David Prince: Using Paper to Enhance Photography
Paper choice can influence the way we experience photography in a printed piece. Lightly colored paper can elegantly shift the tone of an image, while subtly textured paper can make a big statement. Have you ever thought how choosing the right paper can add a unique and surprising layer of interest?
David Prince is a highly regarded New York City-based photographer who specializes in food, interiors, fashion accessories and still life imagery. His client list reads like a who’s who of luxury brands—Basil Hayden's, Michael Kors, Marco Polo, JW Hulme, Banana Republic, David Yurman, Loreal, Tiffany, Ralph Lauren, Athleta, Nordstrom... His work has appeared in Elle Decor, Real Simple, Veranda, Vanity Fair, Vogue, Esquire and many other esteemed publications.
David's photography is timeless, transcending the ordinary and elevating his subjects to artful compositions with the intent of inspiring desire for a place, a product or a destination.
“I love what I do and have a passion for life! I try to live the life of my work and believe that worldly experiences and touching ones senses is crucial for your audience to believe the work.”
In this recent portfolio of David’s work, Brilliant Graphics of Exton, Pennsylvania printed on Mohawk Superfine Eggshell. This collection of images features a range of beautifully lit interiors, product-as-still-life and carefully styled food photographs. The subtle, elegant surface of Superfine Eggshell is the preferred canvas for David Prince’s meticulously crafted photography and a brilliant example of the strong supporting role that paper can play in any printed project.
Client: David Prince Photography, New York, NY
Design: Brilliant Graphics, Exton, PA
Printer: Brilliant Graphics, Exton, PA
Paper: Mohawk Superfine Eggshell Ultrawhite 100 Text/148 Gsm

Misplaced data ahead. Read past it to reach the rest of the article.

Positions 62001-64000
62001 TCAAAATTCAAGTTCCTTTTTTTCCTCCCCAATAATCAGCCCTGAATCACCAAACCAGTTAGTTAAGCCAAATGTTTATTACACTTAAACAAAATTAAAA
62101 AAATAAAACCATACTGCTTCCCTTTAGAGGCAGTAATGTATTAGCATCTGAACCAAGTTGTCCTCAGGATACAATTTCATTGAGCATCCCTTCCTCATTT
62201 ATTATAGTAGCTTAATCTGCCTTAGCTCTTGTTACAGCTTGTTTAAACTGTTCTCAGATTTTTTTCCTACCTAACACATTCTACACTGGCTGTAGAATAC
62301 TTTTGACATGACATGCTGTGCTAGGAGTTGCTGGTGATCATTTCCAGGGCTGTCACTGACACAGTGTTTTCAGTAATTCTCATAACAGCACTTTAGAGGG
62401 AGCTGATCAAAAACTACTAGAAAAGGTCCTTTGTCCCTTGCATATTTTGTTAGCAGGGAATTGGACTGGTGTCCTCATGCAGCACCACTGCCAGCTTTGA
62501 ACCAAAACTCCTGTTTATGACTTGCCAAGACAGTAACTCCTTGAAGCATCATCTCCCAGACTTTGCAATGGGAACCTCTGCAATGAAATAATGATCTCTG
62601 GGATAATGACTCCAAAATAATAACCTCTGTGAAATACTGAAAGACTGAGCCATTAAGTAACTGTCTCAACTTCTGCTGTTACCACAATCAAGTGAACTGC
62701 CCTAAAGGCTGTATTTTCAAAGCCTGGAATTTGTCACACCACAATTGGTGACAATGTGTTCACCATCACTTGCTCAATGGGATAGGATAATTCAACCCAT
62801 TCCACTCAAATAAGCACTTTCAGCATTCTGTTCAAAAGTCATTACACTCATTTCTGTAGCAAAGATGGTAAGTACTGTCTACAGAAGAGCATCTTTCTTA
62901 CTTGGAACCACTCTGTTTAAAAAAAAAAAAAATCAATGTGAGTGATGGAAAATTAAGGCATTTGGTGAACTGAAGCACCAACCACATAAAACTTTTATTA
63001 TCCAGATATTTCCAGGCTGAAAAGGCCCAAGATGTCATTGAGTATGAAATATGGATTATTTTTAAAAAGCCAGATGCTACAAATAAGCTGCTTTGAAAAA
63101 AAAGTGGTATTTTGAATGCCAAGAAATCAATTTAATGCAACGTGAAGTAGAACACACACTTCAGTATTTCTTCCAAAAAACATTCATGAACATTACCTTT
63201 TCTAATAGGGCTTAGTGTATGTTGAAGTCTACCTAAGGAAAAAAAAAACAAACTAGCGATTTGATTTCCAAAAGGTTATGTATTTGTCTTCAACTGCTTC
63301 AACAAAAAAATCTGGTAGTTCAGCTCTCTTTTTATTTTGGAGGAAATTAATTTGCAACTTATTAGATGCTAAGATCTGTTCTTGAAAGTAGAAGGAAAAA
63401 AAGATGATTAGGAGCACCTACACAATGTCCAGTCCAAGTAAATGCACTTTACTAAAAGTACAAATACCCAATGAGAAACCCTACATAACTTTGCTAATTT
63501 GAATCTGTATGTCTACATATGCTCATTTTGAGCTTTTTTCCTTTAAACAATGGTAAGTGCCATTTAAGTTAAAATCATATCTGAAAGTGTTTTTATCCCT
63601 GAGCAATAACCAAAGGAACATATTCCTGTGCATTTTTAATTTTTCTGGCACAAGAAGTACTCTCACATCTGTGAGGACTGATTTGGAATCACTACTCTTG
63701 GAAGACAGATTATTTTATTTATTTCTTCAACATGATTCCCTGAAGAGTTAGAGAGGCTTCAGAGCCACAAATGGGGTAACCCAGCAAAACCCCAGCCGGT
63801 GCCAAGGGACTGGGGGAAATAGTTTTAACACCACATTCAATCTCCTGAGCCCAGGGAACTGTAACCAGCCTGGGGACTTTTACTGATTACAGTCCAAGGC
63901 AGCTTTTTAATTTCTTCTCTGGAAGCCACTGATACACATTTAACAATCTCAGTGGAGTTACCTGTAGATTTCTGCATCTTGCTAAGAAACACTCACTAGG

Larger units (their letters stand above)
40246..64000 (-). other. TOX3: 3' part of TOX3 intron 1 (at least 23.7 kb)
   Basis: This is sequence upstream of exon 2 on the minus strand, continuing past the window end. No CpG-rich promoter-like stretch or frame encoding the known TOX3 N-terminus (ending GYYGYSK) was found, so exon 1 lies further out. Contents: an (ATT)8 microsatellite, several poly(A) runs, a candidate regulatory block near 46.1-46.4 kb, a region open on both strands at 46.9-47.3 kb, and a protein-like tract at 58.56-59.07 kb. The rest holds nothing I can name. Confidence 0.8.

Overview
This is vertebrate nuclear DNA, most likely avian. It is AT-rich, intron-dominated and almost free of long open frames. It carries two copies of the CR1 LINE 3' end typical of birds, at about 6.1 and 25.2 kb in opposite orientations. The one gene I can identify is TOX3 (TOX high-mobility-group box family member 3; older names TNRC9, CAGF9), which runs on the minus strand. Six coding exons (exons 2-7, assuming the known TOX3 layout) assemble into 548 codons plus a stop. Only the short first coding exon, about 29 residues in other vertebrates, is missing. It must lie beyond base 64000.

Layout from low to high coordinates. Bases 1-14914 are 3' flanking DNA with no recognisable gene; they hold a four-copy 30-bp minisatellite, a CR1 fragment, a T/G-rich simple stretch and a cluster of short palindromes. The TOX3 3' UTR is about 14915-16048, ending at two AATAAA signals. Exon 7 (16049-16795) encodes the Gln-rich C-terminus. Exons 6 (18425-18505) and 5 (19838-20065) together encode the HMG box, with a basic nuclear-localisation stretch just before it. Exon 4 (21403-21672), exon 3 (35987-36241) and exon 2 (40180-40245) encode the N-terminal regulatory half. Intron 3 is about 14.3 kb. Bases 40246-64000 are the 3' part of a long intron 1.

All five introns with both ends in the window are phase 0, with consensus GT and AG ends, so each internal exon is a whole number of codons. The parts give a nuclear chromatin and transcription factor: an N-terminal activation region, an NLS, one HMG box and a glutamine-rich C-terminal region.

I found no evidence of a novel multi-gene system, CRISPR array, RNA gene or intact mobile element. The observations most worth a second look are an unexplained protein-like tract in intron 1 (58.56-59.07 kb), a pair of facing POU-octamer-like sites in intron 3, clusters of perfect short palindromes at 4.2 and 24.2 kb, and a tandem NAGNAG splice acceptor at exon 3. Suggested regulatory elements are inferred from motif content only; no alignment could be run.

Production: 4 color process + overall lay-flat aqueous
Bindery: Text pages are folded then stacked. Cover wraps around the stack.
Tips on how to use paper to enhance photography:
- Use material changes to emphasize conceptual changes. A shift from warm to cool or cool to black and white can signify change in time or meaning.
- Look to lighter papers for traditional 4-color photography. Lighter papers will spark interest and make a subtle statement without taking over the image.
- Combine black and white with color. When colored paper is the backdrop for a black and white photograph, the results are unexpected and often dramatic.
A commonly used printing technique in which the inked image is transferred from a plate to a rubber blanket, then to the printing surface. When used in combination with the lithographic process, which is based on the repulsion of oil and water, the offset technique employs a flat (planographic) image carrier on which the image to be printed obtains ink from ink rollers, while the non-printing area attracts a water-based film (called "fountain solution"), keeping the non-printing areas ink-free.
Colored paper opens up new possibilities for design and communication. Used with 4-color printing, it can become part of the image itself, giving you an additional color to work with. Have you ever thought about using colored paper as a bonus in your project?
We’ve seen that the way paper feels is powerful and how we use it can make a difference. Every project is about something, be it adventure travel or single origin chocolate. Have you ever thought about finding textures in the content, product or stories that you can emulate through paper?
Since 2014, Eye on Design has been captivating creatives. With stories that are not only visually striking, but that highlight the world’s most influential designers and the issues that affect them, the online publication has elevated the conversation surrounding visual communication. Now, Eye on Design is available in print.